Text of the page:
I previously posted a summary of the Public Charge Rule’s legal saga. In City & Cnty. of S.F. v. United States Citizenship & Immigration Servs., 944 F.3d 773 (9th Cir. 2019), the Ninth Circuit held that the Public Charge Rule was within the authority of the Department of Homeland Security.
Contrary to the disinformation published in the elite media, the Supreme Court did not affirm this decision -- it merely lifted the injunction against the administration's public charge rule, allowing it to go into effect today while the case continues to proceed through the courts.
Judge Jay Bybee wrote both the court’s opinion and a separate concurring opinion. The lack of attention the nation’s elite media has paid to the latter should not surprise anyone acquainted with the generally poor quality of reporting. However, the opinion is worth reading in full (citations omitted):
BYBEE, Circuit Judge, concurring, perplexed and perturbed:
I join the majority opinion in full. I write separately to emphasize two points — points that I feel must be made, but are better said in a separate opinion.
We as a nation are engaged in titanic struggles over the future of immigration in the United States. These are difficult conversations. As a court, the Ninth Circuit in particular has felt the effects of the recent surge in immigration. As we observed last year with respect to the asylum problem:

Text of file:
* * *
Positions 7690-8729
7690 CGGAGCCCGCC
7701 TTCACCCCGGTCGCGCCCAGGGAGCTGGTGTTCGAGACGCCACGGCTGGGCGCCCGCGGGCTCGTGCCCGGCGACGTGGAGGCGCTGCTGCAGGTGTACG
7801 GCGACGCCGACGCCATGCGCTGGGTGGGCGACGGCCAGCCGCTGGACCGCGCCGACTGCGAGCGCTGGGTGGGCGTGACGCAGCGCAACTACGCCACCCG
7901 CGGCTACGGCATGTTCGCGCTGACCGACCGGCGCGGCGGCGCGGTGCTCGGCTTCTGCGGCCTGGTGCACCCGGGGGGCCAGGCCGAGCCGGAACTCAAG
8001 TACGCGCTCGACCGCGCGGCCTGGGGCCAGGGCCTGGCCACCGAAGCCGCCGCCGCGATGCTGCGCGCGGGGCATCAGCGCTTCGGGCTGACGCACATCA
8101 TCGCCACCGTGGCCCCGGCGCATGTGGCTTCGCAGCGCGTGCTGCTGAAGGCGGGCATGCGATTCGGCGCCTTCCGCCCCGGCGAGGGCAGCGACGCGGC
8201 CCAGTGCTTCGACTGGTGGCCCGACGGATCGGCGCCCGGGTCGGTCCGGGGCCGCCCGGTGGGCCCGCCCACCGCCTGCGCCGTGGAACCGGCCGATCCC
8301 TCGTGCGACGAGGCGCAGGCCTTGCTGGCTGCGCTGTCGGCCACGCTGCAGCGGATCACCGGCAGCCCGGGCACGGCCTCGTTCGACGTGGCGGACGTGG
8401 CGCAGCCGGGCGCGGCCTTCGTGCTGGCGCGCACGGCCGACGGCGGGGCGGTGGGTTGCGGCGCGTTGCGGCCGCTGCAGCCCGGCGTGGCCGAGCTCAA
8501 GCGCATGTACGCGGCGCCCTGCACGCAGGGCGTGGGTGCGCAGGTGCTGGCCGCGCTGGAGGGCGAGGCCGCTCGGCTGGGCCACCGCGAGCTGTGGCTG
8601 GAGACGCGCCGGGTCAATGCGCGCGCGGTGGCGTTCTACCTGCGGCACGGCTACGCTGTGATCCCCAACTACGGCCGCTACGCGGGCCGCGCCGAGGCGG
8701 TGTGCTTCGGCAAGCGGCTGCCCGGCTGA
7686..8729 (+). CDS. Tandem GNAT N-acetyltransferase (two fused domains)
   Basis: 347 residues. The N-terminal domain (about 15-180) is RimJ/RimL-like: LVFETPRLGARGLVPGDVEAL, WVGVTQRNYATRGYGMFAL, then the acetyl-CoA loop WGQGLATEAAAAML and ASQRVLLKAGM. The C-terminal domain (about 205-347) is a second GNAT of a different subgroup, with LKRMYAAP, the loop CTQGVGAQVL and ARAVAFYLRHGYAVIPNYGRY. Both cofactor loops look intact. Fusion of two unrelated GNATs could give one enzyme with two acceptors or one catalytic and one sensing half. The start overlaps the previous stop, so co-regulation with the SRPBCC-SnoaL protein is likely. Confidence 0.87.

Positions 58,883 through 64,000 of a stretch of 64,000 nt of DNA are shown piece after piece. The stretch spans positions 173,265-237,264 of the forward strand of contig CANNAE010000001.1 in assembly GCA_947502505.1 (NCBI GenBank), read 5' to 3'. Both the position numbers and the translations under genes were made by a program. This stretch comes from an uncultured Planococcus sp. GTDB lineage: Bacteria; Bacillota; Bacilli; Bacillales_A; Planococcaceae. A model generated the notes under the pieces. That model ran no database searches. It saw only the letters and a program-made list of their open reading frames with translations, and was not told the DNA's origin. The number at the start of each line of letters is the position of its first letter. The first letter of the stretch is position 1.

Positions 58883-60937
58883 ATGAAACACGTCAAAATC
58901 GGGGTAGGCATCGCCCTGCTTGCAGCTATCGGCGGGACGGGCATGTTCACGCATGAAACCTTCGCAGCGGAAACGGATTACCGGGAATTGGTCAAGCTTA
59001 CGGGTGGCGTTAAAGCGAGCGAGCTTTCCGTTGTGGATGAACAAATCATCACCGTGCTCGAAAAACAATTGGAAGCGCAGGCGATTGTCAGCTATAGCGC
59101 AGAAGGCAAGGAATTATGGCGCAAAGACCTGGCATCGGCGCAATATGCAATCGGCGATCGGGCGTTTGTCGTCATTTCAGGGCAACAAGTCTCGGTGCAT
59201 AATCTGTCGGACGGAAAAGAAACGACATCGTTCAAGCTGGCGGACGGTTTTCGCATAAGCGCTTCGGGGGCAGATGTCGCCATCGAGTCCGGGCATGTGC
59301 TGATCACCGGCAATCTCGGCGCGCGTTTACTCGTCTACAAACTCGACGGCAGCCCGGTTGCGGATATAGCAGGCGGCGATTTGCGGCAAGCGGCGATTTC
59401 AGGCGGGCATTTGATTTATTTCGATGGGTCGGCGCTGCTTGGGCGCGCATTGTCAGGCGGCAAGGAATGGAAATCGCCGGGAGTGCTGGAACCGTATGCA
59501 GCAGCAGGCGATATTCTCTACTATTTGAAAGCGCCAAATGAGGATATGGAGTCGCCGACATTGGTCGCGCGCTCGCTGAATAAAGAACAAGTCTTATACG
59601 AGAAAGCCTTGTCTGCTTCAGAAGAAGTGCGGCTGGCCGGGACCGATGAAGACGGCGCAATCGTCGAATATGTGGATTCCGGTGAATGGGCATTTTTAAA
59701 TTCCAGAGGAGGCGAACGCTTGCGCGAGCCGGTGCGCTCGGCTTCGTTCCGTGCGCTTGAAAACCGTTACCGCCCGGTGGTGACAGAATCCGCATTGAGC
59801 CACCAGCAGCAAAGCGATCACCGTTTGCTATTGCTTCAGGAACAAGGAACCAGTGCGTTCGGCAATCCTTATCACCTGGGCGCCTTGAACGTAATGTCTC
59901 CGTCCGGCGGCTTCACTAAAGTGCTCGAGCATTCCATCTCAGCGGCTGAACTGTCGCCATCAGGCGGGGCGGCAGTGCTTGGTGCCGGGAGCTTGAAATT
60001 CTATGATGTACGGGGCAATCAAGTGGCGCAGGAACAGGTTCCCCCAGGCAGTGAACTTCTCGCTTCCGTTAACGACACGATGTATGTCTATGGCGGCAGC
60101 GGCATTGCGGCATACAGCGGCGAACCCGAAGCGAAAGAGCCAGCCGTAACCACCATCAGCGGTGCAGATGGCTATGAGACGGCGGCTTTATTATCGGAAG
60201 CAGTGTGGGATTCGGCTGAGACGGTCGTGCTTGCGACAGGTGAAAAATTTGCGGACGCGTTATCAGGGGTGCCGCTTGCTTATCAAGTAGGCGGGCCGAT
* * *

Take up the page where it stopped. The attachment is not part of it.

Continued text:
We have experienced a staggering increase in asylum applications. Ten years ago we received about 5,000 applications for asylum. In fiscal year 2018 we received about 97,000 — nearly a twenty-fold increase. Our obligation to process these applications in a timely manner, consistent with our statutes and regulations, is overburdened. The current backlog of asylum cases exceeds 200,000 — about 26% of the immigration courts' total backlog of nearly 800,000 removal cases. In the meantime, while applications are processed, thousands of applicants who had been detained by immigration authorities have been released into the United States.
Because of our proximity to Mexico, Central America, and East Asia, the brunt of these cases will find their way into our court. And we are well aware that we are only seeing the matters that find their way into federal court, and that the burdens of the increase in immigration are borne not only by our judges, but by the men and women in the executive branch charged with enforcing the immigration laws.
Our court has faced an unprecedented increase in emergency petitions arising out of the administration's efforts to administer the immigration laws and secure our borders. These controversial efforts have met with mixed success in our court and the Supreme Court.
My first point is that even as we are embroiled in these controversies, no one should mistake our judgments for our policy preferences. Whether "the iron fist [or an extended velvet glove] would be the preferable policy. ... our thoughts on the efficacy of the one approach versus the other are beside the point, since our business is not to judge the wisdom of the National Government's policy."